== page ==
Schedule maintenance:

If you are so busy that you are barely getting through the day, making sure the little things continue to run is important, but challenging. Go ahead and put your car maintenance on your calendar ahead of time so that you don’t forget. You know you need an oil change every 3 – 6 months, so put it on your calendar with a reminder to actually schedule it the week before. The last thing you need is an expensive car repair. Are there other things you need to maintain? Think about what needs to be done to keep your life running smoothly and put it on your calendar before you forget – both for you, your home and your kids.


This goes for medical maintenance as well. Put your family’s annual physicals on the calendar with reminders. Do your all need flu shots? Put it on the calendar. Don’t rely on your brain to remember. The less your brain has to remember, the less stress you’ll have and the better you will sleep.



Maximize your work day:

If you have to be in an office for eight hours a day, use your lunch or breaks to get some tasks done. During your weekly planning time, list any appointments you need to make (with phone numbers and any background info), shop for groceries online and do any other task that you don’t need to do in person. If you have your list and all the details ready to go, you can blaze through your list.


If you don’t sit at a desk or don’t work at a computer, you can still take your lunch break to make any calls, set up appointments, etc. You can also shop on Amazon Prime Now from your cell phone.



Find off-hour service providers:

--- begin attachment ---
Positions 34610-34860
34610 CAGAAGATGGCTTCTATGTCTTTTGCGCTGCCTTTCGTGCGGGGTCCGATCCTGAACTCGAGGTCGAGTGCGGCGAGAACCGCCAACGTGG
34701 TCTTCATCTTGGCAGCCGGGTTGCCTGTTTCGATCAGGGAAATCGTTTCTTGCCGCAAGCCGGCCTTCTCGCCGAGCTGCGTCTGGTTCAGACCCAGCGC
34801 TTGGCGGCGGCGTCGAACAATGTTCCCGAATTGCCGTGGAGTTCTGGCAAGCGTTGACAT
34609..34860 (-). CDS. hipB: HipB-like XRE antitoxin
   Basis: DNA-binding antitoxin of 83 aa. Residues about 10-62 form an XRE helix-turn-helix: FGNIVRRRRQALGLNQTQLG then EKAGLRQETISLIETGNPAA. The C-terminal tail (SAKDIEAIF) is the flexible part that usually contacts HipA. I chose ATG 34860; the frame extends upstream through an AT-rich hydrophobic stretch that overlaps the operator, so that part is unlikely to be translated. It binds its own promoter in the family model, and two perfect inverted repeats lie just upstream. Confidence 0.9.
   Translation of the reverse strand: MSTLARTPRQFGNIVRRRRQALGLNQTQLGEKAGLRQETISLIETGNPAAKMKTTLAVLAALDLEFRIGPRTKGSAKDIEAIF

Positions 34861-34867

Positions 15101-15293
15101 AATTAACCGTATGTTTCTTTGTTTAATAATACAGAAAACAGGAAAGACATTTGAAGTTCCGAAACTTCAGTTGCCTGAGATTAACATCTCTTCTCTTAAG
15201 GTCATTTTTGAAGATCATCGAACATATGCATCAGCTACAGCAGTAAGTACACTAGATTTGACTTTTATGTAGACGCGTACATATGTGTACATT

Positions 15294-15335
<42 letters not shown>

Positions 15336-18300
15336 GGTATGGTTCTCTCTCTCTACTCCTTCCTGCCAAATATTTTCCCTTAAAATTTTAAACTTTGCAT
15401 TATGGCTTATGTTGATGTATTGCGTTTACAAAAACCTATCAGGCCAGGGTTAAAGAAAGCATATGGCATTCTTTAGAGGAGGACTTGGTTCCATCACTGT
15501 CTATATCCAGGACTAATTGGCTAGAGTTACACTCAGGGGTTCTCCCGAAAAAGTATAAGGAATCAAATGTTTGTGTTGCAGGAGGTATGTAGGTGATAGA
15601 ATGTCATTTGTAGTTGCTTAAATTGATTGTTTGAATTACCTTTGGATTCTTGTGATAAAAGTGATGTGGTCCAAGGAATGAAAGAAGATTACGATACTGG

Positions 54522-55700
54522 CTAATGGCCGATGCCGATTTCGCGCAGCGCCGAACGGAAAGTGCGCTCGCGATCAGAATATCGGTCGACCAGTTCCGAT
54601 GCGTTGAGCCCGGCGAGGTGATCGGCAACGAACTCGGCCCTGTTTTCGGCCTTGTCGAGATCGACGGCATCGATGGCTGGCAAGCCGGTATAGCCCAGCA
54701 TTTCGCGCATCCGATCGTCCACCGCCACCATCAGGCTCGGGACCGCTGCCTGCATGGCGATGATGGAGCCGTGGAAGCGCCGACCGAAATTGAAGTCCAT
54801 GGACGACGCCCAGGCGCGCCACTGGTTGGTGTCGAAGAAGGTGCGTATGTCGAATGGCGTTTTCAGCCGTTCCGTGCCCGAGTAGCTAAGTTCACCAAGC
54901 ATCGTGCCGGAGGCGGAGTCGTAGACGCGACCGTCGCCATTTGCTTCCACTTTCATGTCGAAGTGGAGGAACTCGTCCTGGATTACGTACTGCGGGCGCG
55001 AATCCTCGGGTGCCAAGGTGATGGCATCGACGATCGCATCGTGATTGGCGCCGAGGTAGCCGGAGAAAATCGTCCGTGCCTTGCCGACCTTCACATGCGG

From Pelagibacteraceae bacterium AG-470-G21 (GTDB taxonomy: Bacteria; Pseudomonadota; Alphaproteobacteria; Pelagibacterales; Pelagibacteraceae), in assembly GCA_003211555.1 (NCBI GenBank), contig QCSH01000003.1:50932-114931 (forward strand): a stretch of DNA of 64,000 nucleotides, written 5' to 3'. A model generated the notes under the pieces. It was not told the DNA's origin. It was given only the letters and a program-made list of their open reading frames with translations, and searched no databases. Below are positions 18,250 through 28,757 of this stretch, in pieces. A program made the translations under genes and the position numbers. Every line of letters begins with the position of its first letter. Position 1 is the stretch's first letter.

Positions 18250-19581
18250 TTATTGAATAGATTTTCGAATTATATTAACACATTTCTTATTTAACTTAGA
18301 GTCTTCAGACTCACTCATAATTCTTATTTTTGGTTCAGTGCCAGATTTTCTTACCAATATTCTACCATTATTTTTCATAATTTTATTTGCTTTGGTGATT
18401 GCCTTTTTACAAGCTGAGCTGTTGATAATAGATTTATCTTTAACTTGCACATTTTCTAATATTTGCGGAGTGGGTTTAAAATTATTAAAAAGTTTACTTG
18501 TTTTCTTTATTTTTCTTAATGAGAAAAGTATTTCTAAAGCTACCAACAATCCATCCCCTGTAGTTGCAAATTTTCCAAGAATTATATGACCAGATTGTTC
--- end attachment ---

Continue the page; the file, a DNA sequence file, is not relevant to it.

While most doctors only operate from 9 a.m. – 5 p.m., there are some doctors, dentists and even medical imaging centers that are open late or on weekends. I once had an MRI at 9 a.m. on a Saturday. Our pediatrician has an after-hours clinic, which allows us to get flu shots on a Saturday, rather than taking time off work during the week. Try to find providers that operate when you have more time so that you don’t need to use all of your time off for routine care.



If there is room in your budget, this is the time to throw money at some of the problems. Hire a cleaning service, pay for grocery delivery, pay for a meal delivery service. Do whatever it takes to take some of the grunt work off your plate so that when you are with your kids, it is quality time, especially if there isn’t a high quantity.


If you can’t outsource (trust me, I get it, we can’t), then learn to lower your standards. I used to be a Type A person who hates clutter. I am still that person, but I would rather play Candyland with my kids than dust the furniture. So, the furniture is dusty and the laundry is clean, but still unfolded in the baskets. My house is so not how I want it to be, but I do what I can when I have the time and energy and choose instead to play with my kids. They probably won’t remember the messy house, but they will remember their parents watching movies with them during family movie night or coloring together during family art night.



You can’t do it all, so finding shortcuts or getting help can help take some of the stress off your plate. How can you find a few extra hours?


Shortcuts and Tips to Create Working Mom Balance.
The Working Mom’s Juggling Act